Local Capitalists in the Late Ottoman Levant

Episode 438

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Though the history of capitalism in the Middle East has been closely tied to the history of colonialism, local forms of capitalism emerged in the Ottoman Empire long before the advent of the British and French mandates. In this episode, Kristen Alff offers a new perspective on the joint-stock companies of mercantile families in the late Ottoman Levant. These families, the Sursocks being foremost among them, were largely based in Beirut, but they held property in modern-day Turkey, Syria, Lebanon, Israel/Palestine, and Egypt. Throughout our discussion of these joint-stock companies, we consider what they mean for understanding a history of capitalism that pushes against a normative, Western European model and what they mean for understanding the politics of the post-Ottoman Middle East. 

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Contributor Bios

Kristen Alff is a Visiting Assistant Professor of Middle East History at the University of Virginia. She is currently working on two research projects on the topic of capitalism: the first is on the Levantine Joint-stock company and the commodification of land in the Levant and Egypt; the second, is a history of bitumen. 
Chris Gratien is Assistant Professor of History at University of Virginia, where he teaches classes on global environmental history and the Middle East. He is currently preparing a monograph about the environmental history of the Cilicia region of the former Ottoman Empire from the 1850s until the 1950s.


Episode No. 438
Release Date: 3 December 2019
Recording Location: New Orleans, LA
Music: Silicon Transmitter - Badlands; Pictures of the Floating World - Waves; Kahraman - Laya Laya; Soft and Furious - So What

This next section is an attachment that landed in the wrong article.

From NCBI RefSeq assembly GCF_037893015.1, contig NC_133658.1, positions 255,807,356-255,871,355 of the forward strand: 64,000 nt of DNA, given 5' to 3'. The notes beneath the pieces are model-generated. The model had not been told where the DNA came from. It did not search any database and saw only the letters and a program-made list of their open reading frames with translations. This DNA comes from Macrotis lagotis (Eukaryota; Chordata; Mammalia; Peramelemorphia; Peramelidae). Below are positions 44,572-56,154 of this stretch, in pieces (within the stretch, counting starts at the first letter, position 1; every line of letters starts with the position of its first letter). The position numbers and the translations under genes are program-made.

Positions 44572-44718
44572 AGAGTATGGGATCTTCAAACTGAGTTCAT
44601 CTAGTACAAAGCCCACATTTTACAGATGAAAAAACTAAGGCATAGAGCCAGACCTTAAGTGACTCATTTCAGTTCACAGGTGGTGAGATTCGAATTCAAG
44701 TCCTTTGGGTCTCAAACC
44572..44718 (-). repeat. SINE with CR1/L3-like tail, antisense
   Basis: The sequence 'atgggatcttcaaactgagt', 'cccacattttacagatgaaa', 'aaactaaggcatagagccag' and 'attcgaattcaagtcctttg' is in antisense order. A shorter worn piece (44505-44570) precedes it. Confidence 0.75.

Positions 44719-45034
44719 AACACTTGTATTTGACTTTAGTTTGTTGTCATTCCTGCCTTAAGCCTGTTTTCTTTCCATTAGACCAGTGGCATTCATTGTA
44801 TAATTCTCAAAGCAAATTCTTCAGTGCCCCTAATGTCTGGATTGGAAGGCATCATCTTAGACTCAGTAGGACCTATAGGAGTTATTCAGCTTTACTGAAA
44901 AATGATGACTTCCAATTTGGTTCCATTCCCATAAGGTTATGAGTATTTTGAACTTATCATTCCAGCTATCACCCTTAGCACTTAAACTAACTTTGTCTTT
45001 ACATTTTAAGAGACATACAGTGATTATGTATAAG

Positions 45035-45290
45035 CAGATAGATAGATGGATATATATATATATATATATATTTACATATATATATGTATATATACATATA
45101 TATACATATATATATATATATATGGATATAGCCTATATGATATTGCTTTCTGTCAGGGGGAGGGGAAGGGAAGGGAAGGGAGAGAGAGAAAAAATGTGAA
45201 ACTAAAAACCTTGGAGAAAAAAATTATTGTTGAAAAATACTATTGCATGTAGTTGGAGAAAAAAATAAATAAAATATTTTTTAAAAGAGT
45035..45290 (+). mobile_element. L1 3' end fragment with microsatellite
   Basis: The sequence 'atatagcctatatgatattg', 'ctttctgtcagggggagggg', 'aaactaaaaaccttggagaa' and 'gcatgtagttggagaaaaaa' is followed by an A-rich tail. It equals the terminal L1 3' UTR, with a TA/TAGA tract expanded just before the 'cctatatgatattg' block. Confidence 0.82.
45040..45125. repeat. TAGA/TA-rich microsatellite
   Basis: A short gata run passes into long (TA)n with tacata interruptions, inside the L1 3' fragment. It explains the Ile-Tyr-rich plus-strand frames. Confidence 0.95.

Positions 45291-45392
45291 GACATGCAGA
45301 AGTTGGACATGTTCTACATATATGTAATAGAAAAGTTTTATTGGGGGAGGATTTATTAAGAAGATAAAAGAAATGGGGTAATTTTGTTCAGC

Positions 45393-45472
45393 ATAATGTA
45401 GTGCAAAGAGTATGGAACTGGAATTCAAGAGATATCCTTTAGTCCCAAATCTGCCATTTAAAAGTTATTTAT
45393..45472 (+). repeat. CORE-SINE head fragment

Audio editing by Chris Gratien
Bibliography and images courtesy of Kristen Alff


Multi-village estates consolidated during the war under one owner. This is the Nuris Estate, comprised of the formerly independent villages of Shatta, Jalud, Nuris, Tel al-Sheikh. Central Zionist Archive S15/20734, 1921.
List of villages in Palestine attached to contract for sale to the Jewish Colonization Association in 1902. This sale ultimately failed. Sursuq Family Archive 21357 Letter to JCA from Sursuq and Brothers, addendum to Contract, September 15, 1902.

Peasant Petition from peasants in the village of Aylut (outside of Nazareth) to the German Consul. They asserted their usufruct rights suspecting, correctly, that the Sursuqs and the Hellers were trying to take away their rights to continual use of the land. Israeli State Archive 522/2 “Dorfes Ailut c/a Hans Keller” 1902-1904

Daily letter from the Sursuq joint-stock companies to lawyers during World War I, asking lawyers to make lawyers put all of the shares in villages in the companies’ name. Sursuq Family Archive 19235 (p. 117) Letter to Phillip Jahshan from Alfred Sursuq, 4 Eylül 1918.


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